A Fonterra executive has announced her resignation, nine months after joining the co-op.
But two farmer resolutions on the council’s future role as a shareholder watchdog are opposed by Fonterra’s board and the council. The board is asking farmers to vote against both proposals.
The two resolutions, to be voted at the co-op’s annual meeting in Invercargill next month, were filed separately: one by Lumsden farmer Tony Paterson and another by Waikato farmers led by Trevor Simpson, Jim Cotman, Mark Peters and Malcolm Lumsden.
Paterson’s resolution calls for an independent review of the council immediately after the AGM on November 7.
The Waikato farmers want a change in the way the council monitors the co-op’s performance. They want a performance committee of councillors and independent experts who would report twice yearly to all shareholders.
Fonterra’s board and the council are opposing both resolutions, on the grounds that the council has already announced an internal review.
But the Fonterra farmers point out that the council only announced its review after the two resolutions were filed before the deadline for AGM remits.
Simpson says his group supports Paterson’s resolution calling for an independent review: he isn’t surprised by the board’s and council’s stance on their resolution.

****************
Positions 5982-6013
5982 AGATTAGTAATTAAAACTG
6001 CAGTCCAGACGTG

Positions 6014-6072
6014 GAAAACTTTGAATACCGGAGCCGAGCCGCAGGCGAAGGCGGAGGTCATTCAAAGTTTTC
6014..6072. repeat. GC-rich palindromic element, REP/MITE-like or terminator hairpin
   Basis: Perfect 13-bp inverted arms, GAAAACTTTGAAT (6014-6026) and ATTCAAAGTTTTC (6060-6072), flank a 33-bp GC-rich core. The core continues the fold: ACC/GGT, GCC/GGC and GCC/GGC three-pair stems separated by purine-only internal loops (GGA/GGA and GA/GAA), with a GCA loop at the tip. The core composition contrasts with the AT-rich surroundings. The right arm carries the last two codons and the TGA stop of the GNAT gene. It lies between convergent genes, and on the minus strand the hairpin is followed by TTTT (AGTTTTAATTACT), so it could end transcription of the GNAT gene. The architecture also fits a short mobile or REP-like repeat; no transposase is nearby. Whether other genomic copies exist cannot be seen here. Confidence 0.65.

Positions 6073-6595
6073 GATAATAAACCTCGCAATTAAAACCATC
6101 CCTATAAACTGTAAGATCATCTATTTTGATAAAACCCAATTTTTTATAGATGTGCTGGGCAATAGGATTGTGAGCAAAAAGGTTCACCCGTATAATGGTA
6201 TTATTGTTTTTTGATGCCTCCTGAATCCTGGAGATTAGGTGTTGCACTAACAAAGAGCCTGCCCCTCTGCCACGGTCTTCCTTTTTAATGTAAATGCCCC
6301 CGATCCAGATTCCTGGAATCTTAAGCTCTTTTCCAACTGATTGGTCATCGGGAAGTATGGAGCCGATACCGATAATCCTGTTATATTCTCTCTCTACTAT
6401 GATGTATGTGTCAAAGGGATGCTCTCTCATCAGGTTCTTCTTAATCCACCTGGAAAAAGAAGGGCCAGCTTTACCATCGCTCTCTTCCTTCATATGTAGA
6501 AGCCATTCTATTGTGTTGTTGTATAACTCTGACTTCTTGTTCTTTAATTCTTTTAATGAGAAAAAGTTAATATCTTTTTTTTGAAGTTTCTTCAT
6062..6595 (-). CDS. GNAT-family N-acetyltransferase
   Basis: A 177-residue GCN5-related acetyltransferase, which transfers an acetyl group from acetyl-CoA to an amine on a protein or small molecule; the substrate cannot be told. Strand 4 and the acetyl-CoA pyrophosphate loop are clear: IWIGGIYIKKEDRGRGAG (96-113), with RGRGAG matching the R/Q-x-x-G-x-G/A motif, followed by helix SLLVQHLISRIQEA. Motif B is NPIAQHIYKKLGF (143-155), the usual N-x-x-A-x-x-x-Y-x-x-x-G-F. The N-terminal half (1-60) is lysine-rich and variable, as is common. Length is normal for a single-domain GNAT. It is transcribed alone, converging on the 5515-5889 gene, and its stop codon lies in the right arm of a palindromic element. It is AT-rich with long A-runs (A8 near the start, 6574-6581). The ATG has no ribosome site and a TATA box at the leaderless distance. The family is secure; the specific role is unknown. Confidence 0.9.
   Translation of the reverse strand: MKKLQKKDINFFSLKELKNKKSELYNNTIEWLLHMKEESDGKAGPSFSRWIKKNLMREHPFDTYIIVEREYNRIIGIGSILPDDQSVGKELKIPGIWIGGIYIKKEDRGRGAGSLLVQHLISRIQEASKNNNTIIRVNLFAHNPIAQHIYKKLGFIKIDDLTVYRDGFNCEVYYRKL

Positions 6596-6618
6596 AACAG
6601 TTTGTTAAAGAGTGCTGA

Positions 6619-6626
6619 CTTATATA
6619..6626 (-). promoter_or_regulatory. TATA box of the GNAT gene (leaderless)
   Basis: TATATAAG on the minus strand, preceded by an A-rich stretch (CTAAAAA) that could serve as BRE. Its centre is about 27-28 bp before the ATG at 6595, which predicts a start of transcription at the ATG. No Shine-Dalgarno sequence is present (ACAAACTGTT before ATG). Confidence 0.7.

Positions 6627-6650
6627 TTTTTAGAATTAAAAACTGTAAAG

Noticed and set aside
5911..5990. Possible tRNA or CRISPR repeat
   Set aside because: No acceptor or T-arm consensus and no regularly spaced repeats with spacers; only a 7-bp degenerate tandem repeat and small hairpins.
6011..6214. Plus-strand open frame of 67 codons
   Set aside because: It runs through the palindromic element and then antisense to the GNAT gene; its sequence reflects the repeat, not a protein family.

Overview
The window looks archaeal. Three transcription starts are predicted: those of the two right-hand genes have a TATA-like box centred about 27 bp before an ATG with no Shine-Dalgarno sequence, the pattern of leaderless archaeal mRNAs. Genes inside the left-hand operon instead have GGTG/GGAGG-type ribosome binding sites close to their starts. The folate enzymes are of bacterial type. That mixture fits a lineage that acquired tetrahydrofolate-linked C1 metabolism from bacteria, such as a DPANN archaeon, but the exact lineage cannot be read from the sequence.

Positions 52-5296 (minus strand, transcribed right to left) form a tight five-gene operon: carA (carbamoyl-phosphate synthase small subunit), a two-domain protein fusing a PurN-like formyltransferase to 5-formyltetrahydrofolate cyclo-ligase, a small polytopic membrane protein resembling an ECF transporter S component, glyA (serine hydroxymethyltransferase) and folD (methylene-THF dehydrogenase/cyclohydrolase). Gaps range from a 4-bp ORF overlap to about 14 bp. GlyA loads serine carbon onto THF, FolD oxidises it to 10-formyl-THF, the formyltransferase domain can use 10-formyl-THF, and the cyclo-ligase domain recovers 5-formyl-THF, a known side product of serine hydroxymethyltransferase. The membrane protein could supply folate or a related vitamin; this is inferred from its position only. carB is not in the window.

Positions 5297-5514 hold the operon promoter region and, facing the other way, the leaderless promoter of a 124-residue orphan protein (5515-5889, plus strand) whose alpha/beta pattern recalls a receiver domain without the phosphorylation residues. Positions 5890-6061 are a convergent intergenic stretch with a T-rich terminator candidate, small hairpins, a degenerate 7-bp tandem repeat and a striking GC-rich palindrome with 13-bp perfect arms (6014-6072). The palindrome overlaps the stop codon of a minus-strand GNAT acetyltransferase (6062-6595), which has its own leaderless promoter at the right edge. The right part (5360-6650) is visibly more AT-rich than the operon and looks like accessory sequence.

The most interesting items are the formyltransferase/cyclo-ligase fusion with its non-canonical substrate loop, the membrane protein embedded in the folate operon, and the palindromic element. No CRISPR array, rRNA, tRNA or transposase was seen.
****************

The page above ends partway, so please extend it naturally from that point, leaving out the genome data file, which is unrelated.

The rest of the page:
“Our position is that we don’t want just any review – we want an independent review. At the end of the day the council’s internal review falls short of what shareholders want,” he told Rural News.
“The difference is that the council wants to hold another internal review and shareholders want an independent review.”
Paterson said farmer response to his remit has been “very positive”.
He’s happy for farmers to support both resolutions.
“I don’t know why the board and council fear an independent review. Let the shareholders decide what they want.”
Simpson says their resolution was drawn up after consultation with farmers in Waikato. The group also met Fonterra chairman John Monaghan two months ago to give him a heads-up on their resolution.
He says some farmer shareholders believe the council has failed to perform its duty as a “watchdog” for shareholders.
“No business can audit itself. Shareholders no longer want Fonterra directors, staff or their own shareholders telling them about Fonterra’s performance.
“Such information, with the best will, is received with a degree of scepticism. The time has arrived for us to mature sufficiently to want to hear the view on Fonterra’s performance from outside our ranks: in other words, some good ongoing independent analysis and informed views on the performance.”
Simpson is urging farmers to support both resolutions and send a clear signal to the board and council that farmers want things to change in the performance monitoring of their co-op.